State legislators are considering a package of income tax changes in the final days of the 2017 session that could lead to major changes for families, businesses and the state’s financial health. The headline-grabbing core of House Bill 329 is to swap Georgia’s longstanding graduated tax structure with rates ranging from 1 to 6 percent with a new flat-rate tax set at 5.4 percent. While the overall bill contains a few good policy pieces, the flat tax aspect is a serious defect. A large part of the rationale behind the flat tax proposal is the belief that tweaking Georgia’s tax rate is a sound approach to boost economic growth. That is not supported by mainstream economic research or evidence from other states.
A common argument in favor of Georgia lowering income taxes is the strategy can be credited with growing jobs and the economy in other states. But restructuring personal income tax rates is a strategy with a poor track record in the last few years. More than a dozen states cut personal income tax rates since 2010, with Kansas, Maine, North Carolina, Ohio and Wisconsin embracing the five largest. Four of the five largest-cutting states experienced slower job growth than the nation as a whole in the years immediately following their cuts.
The fifth state, North Carolina, experienced slightly better job growth than the country overall after shifting to a flat tax in 2013. But the Tarheel State is also adding jobs more slowly than its regional competitors, including Georgia. Private sector employment in North Carolina grew by 6.9 percent from the end of 2013 to end of 2016, compared to the national rate of 6 percent. Job growth over that same span was 7.4 percent in Tennessee, 7.9 percent in South Carolina, 9.1 percent in Georgia and 11.3 percent in Florida.
The mediocre results in states that cut income tax rates is predicted in the findings of mainstream research, which typically finds tax rates provide little to no impact on economic growth. Of the 15 major academic studies published since 2000 that examine how personal income taxes influence state economies, 11 say there are no significant effects.
Recent Studies Find Little Benefit from Income Tax Cuts
Number of peer-reviewed articles on state personal income tax cuts in academic journals or books since 2000
Part of the reason state income tax cuts don’t unleash economic growth is because they don’t benefit nearly as many businesses as advertised. For one, cuts don’t do much to attract new out of state companies. Most new jobs are grown organically by in-state firms and entrepreneurs. And for the few companies that do relocate, state tax rates are down the list of priorities. As the 2010 Georgia Special Council on Tax Reform and Fairness determined: “Research on business firm location finds that while taxes matter, other factors seem to play a larger role. Factors such as a functioning transportation system, availability of water, and the quality of public education are more important components of the decision-making process.”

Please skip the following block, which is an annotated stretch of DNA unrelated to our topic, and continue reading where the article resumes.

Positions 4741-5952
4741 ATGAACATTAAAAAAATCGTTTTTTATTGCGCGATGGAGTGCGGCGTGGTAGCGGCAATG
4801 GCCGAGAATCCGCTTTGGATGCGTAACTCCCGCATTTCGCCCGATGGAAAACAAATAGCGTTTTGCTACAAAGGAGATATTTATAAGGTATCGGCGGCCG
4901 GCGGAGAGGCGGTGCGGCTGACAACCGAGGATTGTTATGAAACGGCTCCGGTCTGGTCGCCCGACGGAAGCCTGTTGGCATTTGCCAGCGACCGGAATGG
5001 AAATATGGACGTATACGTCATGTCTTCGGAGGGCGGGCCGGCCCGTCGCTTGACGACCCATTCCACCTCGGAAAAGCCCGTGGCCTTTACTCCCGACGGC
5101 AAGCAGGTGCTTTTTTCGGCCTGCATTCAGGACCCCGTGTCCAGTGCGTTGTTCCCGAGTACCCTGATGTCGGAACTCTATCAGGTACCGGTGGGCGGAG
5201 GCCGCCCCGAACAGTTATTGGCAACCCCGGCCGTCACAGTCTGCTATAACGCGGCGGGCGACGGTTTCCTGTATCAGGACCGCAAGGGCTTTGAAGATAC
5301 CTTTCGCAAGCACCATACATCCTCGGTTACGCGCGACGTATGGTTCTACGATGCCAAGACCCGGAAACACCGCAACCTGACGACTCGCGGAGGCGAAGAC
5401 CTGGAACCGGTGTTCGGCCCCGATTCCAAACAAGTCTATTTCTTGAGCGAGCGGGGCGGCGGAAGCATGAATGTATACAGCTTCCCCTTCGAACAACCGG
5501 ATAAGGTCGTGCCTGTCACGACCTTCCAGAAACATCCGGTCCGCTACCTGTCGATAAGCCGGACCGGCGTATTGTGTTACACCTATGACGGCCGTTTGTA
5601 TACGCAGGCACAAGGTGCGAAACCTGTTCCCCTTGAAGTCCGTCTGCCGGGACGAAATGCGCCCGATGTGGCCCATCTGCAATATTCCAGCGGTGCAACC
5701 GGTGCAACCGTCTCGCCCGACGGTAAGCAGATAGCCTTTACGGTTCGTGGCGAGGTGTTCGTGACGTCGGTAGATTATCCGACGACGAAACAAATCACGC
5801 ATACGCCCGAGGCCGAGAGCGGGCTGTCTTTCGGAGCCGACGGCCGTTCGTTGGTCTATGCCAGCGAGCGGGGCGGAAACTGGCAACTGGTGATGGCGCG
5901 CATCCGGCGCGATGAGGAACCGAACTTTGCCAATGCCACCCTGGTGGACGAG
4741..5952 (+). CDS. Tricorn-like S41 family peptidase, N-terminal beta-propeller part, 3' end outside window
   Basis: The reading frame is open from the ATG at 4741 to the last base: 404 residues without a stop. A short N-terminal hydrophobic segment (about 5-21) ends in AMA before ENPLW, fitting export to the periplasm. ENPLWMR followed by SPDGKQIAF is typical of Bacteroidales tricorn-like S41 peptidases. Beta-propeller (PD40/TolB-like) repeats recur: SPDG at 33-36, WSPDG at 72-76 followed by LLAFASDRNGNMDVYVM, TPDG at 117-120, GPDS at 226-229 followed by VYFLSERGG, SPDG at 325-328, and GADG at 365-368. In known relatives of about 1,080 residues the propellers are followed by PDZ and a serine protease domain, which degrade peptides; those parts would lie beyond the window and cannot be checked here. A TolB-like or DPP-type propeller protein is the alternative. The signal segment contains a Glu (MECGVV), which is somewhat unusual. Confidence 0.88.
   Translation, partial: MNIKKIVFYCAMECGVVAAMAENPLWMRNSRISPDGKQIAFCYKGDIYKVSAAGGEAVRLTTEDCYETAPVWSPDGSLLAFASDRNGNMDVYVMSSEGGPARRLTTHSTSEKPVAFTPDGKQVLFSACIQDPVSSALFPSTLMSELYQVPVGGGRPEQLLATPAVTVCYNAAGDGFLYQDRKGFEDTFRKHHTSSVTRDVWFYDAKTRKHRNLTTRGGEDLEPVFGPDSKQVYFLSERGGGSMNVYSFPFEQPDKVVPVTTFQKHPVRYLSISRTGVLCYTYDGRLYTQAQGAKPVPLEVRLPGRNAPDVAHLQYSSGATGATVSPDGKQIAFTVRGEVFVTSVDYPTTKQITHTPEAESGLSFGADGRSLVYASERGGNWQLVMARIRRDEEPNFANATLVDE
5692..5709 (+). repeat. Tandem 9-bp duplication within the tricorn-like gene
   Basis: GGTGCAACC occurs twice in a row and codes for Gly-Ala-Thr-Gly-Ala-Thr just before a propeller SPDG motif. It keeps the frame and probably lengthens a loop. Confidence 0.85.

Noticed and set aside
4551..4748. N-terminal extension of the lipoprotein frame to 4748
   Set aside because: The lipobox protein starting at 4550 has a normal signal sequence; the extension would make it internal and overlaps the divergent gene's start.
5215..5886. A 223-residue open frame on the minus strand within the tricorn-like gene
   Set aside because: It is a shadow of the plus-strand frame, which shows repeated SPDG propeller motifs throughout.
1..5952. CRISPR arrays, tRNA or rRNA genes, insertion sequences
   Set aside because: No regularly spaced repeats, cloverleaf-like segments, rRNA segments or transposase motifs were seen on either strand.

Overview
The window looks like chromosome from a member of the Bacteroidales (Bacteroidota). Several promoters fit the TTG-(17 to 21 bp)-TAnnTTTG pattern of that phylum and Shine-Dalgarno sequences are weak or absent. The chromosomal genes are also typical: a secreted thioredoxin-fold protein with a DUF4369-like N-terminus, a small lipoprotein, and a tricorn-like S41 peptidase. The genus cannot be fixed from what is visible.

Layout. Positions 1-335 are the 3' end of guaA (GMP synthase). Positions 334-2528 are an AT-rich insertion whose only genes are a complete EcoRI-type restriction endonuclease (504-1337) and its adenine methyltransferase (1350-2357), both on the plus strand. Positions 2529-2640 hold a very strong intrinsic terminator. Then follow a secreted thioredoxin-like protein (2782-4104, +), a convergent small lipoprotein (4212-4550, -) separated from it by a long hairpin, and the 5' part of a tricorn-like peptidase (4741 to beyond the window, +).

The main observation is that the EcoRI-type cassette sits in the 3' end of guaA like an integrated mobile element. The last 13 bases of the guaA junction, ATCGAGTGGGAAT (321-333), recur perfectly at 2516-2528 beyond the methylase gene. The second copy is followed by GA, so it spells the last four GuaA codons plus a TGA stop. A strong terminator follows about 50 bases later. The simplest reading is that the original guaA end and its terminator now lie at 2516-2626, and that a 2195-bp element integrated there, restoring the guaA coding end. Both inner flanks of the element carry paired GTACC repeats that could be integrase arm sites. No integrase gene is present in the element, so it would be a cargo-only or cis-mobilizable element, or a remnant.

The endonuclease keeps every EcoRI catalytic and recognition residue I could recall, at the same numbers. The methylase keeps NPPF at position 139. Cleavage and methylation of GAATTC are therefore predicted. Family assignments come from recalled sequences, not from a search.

Small businesses are unlikely to generate many jobs due to tax cuts either, contrary to proponents’ claims. Most small business owners are taxed through the personal rather than corporate income tax level, which is the basis for this thinking. But the vast majority of taxpayers are in no position to create any jobs at all. Only 2.7 percent of all personal income taxpayers nationwide are owners of bona fide small businesses with employees other than the owners.
Most Taxpayers Aren’t Small Businesses With Employees
Even for the few small businesses that might profit, the gain from personal income tax cuts is typically too small to create any jobs.
Just 13 percent of U.S. small businesses bring in $50,000 or more in taxable income in a given year. The rest make less than that or lose money. Dropping Georgia’s personal income tax rate to 5.4 percent from 6 percent would generate an annual tax cut of only $300 for businesses at that level. That’s clearly not enough profit to sway an owner to hire a new employee.
Tax cuts can even decrease new business investment in a state if the resulting budget cuts in education and other services weaken the state’s workforce or undermine communities’ ability to thrive. Kansas suffered this tax-cutting downside in recent years after the Sunflower State’s governor slashed billions from the budget and eviscerated public investments for little to no economic gain in return. Entrepreneurs and skilled workers don’t want to live in states where the roads are crumbling, hospitals are closing and families cannot find high-performing schools.
Research on business firm location finds that while taxes matter, other factors seem to play a larger role.
-2010 Georgia Special Council on Tax Reform and Fairness
Georgia lawmakers can find sensible reasons to consider a small reduction in Georgia’s top personal income tax rate of 6 percent. Thoughtful tax reform can be a way to bolster families, give workers a break and keep the state’s financial house in good working order. Our proposed fix to House Bill 329 released last week details how a targeted revision to the legislation allows for a modest rate cut that helps middle class families while still protecting Georgia’s long-term finances. But it is a mistake to vote for sweeping tax changes based on faulty promises of more business growth or jobs. Experience shows those claims don’t hold water.